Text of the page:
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Looping over Objects in R Programming
• Last Updated : 02 Aug, 2020

Prerequisite: Data Structures in R Programming

One of the biggest issues with the “for” loop is its memory consumption and its slowness in executing a repetitive task. And when it comes to dealing with large data set and iterating over it, for loop is not advised. R provides many alternatives to be applied to vectors for looping operations that are pretty useful when working interactively on a command line. In this article, we deal with `apply()` function and its variants:

``` apply() lapply() sapply() tapply() mapply() ```

Let us see what each of these functions does.

Looping Function Operation
`apply()` Applies a function over the margins of an array or matrix
`lapply()` Apply a function over a list or a vector
`sapply()` Same as `lapply()` but with simplified results
`tapply()` Apply a function over a ragged array
`mapply()` Multivariate version of `lapply()`
• `apply()`: This function applies a given function over the margins of a given array.

apply(array, margins, function, …)

array = list of elements
margins = dimension of the array along which the function needs to be applied
function = the operation which you want to perform

Example:

 `# R program to illustrate ` `# apply() function ` ` `  `# Creating a matrix ` `A ``=` `matrix(``1``:``9``, ``3``, ``3``) ` `print``(A) ` ` `  `# Applying apply() over row of matrix ` `# Here margin 1 is for row  ` `r ``=` `apply``(A, ``1``, ``sum``) ` `print``(r) ` ` `  `# Applying apply() over column of matrix ` `# Here margin 2 is for column ` `c ``=` `apply``(A, ``2``, ``sum``) ` `print``(c) `

Output:

```[, 1] [, 2] [, 3]
[1, ]    1    4    7
[2, ]    2    5    8
[3, ]    3    6    9

 12 15 18
  6 15 24
```
• `lapply():` This function is used to apply a function over a list. It always returns a list of the same length as the input list.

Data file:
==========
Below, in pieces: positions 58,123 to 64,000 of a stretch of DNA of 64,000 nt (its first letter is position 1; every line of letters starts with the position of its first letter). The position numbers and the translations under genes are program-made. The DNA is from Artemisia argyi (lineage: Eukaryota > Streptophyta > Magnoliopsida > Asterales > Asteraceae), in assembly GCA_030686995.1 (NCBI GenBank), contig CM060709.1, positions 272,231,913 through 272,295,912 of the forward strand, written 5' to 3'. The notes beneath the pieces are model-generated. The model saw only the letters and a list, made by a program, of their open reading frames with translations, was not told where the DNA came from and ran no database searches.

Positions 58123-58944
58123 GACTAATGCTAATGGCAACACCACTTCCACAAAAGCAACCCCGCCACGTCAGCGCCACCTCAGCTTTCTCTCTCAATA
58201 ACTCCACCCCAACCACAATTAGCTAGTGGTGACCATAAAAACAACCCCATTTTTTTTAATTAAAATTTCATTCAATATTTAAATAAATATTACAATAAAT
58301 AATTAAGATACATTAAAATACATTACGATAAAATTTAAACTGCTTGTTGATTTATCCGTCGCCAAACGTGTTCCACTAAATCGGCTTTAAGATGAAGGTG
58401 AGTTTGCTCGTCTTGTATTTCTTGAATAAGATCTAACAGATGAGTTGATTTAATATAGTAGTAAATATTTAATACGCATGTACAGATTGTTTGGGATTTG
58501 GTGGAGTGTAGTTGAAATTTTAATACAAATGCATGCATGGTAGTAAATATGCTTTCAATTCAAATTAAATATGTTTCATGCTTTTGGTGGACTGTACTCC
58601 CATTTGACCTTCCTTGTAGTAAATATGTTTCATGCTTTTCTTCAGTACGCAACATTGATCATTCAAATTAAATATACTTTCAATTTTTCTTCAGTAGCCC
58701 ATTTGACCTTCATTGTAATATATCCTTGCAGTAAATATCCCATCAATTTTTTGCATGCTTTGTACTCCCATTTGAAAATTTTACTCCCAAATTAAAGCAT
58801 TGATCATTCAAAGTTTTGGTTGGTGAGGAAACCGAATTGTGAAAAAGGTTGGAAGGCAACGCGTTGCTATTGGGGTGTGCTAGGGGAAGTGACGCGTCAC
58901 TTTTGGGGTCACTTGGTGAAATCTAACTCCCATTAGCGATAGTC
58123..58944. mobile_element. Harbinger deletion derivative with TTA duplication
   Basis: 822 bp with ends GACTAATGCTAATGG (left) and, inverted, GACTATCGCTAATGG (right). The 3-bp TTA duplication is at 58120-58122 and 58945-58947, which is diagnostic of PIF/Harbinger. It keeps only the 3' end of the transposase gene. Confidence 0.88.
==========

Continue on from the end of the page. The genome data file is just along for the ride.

lapply(list, function, …)

list = Created list
function = the operation which you want to perform

Example:

 `# R program to illustrate ` `# lapply() function ` ` `  `# Creating a matrix ` `A ``=` `matrix(``1``:``9``, ``3``, ``3``) ` ` `  `# Creating another matrix ` `B ``=` `matrix(``10``:``18``, ``3``, ``3``)  ` ` `  `# Creating a list ` `myList ``=` `list``(A, B) ` ` `  `# applying lapply() ` `determinant ``=` `lapply(myList, det) ` `print``(determinant) `

Output:

```[]
 0

[]
 5.329071e-15
```
• `sapply():` This function is used to simplify the result of `lapply()`, if possible. Unlike `lapply()`, the result is not always a list. The output varies in the following ways:-
• If output is a list containing elements having length 1, then a vector is returned.
• If output is a list where all the elements are vectors of same length(>1), then a matrix is returned.
• If output contains elements which cannot be simplified or elements of different types, a list is returned.

sapply(list, function, …)

list = Created list
function = the operation which you want to perform

Example:

 `# R program to illustrate ` `# sapply() function ` ` `  `# Creating a list ` `A ``=` `list``(a ``=` `1``:``5``, b ``=` `6``:``10``) ` ` `  `# applying sapply() ` `means ``=` `sapply(A, mean) ` `print``(means) `

Output:

```a b
3 8
```

A vector is returned since the output had a list with elements of length 1.

• `tapply()`: This function is used to apply a function over subset of vectors given by a combination of factors.

tapply(vector, factor, function, …)

vector = Created vector
factor = Created factor
function = the operation which you want to perform

Example:

 `# R program to illustrate ` `# tapply() function ` ` `  `# Creating a factor ` `Id` `=` `c(``1``, ``1``, ``1``, ``1``, ``2``, ``2``, ``2``, ``3``, ``3``) ` ` `  `# Creating a vector ` `val ``=` `c(``1``, ``2``, ``3``, ``4``, ``5``, ``6``, ``7``, ``8``, ``9``) ` ` `  `# applying tapply() ` `result ``=` `tapply(val, ``Id``, ``sum``) ` `print``(result) `

Output:

```1  2  3
10 18 17
```

How does the above code work? • `mapply()`: It’s a multivariate version of `lapply()`. This function can be applied over several list simultaneously.

mapply(function, list1, list2, …)

function = the operation which you want to perform

list1, list2 = Created lists

Example:

 `# R program to illustrate ` `# mapply() function ` ` `  `# Creating a list ` `A ``=` `list``(c(``1``, ``2``, ``3``, ``4``)) ` ` `  `# Creating another list ` `B ``=` `list``(c(``2``, ``5``, ``1``, ``6``)) ` ` `  `# Applying mapply() ` `result ``=` `mapply(``sum``, A, B) ` `print``(result) `

Output:

``` 24
```
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